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Philosophy of Art and Aesthetics

Aesthetics is the branch or subfield of philosophy that is concerned to investigate standards and conventions pertaining to beauty and (other) matters of taste. Philosophers who are interested in aesthetics are typically drawn to some of the following: questions concerning perception, affect, and embodiment; questions concerning the truth or validity or intersubjective merit of works of art; the philosophical and pedagogical value of artistic movements, trends, and genres; the nature and limits of creativity, inspiration, and innovation; claims of originality, authorship, and authenticity; and the role of imagination (or fantasy) in crafting and evaluating philosophical positions and arguments.


Emily Brady has research interests in relational and pluralistic approaches to contemporary aesthetics in the context of nature, environment, and the cultural landscapes of gardens, rural places, and land and ecological art. She has written or edited several books in these areas, and her current monograph project is entitled, Planetary Aesthetics: Environmental Aesthetics for the Earth’s Future. She is also interested in eighteenth-century aesthetic theories, having written extensively on the sublime, as well as on beauty and imagination. Brady serves on the Advisory Board of the International Institute of Applied Aesthetics, the editorial board of Studi di Estetica, and is an Honorary Partner of the international Everyday Aesthetics Network. Previously, she was a Trustee of the American Society of Aesthetics and Secretary and Treasurer of the British Society of Aesthetics.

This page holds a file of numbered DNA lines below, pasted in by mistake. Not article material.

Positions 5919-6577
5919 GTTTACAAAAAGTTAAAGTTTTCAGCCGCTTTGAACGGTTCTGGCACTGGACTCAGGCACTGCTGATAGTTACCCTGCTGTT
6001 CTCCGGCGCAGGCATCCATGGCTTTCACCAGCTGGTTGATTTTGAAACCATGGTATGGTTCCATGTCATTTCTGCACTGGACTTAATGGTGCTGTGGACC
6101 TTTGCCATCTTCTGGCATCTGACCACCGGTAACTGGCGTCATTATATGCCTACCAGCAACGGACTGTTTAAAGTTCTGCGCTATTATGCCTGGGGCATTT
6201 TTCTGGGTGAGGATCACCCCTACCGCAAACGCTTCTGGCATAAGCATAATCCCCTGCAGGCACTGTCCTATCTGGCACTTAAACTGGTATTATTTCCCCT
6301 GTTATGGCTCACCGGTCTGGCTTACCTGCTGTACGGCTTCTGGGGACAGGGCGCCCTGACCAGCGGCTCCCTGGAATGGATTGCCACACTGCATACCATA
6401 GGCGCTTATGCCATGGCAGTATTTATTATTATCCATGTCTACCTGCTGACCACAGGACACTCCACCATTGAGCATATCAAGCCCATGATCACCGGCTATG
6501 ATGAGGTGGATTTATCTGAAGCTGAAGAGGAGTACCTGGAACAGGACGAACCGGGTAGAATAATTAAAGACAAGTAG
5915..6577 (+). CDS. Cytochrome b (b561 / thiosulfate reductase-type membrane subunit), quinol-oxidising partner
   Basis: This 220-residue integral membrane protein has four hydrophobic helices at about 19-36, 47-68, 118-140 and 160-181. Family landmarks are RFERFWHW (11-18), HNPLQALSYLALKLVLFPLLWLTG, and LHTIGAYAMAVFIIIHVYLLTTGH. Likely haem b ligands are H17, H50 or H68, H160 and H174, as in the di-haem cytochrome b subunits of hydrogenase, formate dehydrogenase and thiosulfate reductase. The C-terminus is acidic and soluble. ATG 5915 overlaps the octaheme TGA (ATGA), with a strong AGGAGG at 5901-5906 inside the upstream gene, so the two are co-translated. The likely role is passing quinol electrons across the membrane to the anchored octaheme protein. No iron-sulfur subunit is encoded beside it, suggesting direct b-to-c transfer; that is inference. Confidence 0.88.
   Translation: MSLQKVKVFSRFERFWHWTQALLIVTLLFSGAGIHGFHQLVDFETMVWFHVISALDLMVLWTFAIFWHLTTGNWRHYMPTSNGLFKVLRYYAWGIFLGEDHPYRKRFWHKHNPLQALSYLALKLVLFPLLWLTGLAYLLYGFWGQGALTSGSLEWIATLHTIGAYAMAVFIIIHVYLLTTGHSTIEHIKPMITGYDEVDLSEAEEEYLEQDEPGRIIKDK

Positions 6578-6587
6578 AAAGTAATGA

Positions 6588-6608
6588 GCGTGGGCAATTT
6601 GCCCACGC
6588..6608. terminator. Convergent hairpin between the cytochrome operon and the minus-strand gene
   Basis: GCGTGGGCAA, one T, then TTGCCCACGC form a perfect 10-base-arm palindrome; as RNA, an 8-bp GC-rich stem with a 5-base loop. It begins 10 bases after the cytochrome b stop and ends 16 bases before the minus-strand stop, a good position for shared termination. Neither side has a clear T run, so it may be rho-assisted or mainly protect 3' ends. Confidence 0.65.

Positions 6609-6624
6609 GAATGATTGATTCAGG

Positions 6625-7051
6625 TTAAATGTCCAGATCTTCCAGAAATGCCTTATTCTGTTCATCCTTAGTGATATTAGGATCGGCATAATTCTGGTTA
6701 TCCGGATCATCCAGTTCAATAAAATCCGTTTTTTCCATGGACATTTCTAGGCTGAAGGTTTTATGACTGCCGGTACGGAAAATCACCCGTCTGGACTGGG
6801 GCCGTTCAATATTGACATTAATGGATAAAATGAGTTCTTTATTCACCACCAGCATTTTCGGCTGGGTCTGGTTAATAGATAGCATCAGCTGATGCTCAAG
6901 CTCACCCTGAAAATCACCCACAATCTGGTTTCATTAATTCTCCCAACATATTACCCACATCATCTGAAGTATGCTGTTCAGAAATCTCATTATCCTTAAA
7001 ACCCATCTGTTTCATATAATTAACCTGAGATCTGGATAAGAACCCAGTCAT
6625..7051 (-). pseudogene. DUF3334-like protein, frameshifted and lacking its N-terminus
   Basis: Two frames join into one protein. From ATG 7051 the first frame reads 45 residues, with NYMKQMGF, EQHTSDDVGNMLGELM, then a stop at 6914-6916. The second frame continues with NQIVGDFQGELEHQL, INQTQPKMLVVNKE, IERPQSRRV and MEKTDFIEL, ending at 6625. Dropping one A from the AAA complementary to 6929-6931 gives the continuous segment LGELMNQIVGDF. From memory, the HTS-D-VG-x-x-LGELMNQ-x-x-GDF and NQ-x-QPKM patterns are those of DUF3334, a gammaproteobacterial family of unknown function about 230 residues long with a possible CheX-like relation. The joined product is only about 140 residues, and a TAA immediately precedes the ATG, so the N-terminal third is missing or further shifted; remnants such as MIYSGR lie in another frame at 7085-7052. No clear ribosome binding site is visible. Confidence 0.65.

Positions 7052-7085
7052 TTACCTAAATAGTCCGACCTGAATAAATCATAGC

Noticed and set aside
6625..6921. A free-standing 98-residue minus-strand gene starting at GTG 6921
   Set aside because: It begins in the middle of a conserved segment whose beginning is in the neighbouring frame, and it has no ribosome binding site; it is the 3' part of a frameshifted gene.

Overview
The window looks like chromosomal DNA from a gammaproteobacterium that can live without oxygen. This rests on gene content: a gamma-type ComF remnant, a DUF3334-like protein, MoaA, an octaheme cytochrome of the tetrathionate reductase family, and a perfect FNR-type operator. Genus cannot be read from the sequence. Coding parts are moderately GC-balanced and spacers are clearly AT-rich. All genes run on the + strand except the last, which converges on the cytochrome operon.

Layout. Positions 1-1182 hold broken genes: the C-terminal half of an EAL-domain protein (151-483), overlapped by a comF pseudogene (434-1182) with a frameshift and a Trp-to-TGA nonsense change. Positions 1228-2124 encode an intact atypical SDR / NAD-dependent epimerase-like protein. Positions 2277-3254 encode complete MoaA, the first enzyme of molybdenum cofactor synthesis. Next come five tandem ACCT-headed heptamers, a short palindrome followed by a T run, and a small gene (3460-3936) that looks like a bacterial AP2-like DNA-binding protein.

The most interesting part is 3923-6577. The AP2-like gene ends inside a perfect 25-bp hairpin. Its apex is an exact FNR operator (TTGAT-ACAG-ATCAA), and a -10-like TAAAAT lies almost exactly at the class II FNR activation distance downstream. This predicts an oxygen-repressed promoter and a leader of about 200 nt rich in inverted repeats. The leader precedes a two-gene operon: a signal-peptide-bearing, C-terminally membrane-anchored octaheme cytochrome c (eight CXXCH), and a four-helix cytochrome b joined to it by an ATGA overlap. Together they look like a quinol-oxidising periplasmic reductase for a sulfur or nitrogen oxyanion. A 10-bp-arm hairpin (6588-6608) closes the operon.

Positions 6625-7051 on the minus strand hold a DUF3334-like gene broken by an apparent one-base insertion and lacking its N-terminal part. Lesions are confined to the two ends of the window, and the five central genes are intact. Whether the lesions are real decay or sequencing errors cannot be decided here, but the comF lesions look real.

Daniel Conway works in philosophy of film, philosophy of literature, philosophy for children, and the post-Kantian European tradition of aesthetics.

Theodore George has research interests that include an emphasis on continental European approaches in the philosophy of art and aesthetics, especially in reference to contemporary hermeneutics and related areas, Heidegger, and German Idealism and Romanticism.

Amir Jaima works on Philosophy of Literature and Black Aesthetics. Jaima’s work on Philosophy of Literature analyzes, but also experiments with, the ways in which literature functions as a mode of rigorous philosophical inquiry. Jaima’s work on Black Aesthetics subdivides into three strands of research: (1) the status of Black art, (2) Black rhetoric, and (3) the question of Black beauty. Research on the status of Black art consists in the excavation and analysis of literary contributions to Africana philosophy, particularly those that predate the formal emergence of the discipline. Research on Black rhetoric consists in cataloging, analyzing, but also prescribing the rhetorical habits of scholars of Africana philosophy. And research on Black beauty critically engages the classic concern that the concept of beauty and the socio-political phenomenon of American racism are perniciously intertwined.

Omar Rivera

Kristi Sweet‘s research in philosophy of art and aesthetics has focused principally on beauty in Kant’s philosophy: its structure, its crucial role in his critical system, and its relation to truth and to the good. More broadly, she is interested in the history of philosophy of art and aesthetics in the European philosophical tradition, with a particular emphasis on German Idealist and Romantic examinations of the metaphysical and systematic import of the beautiful.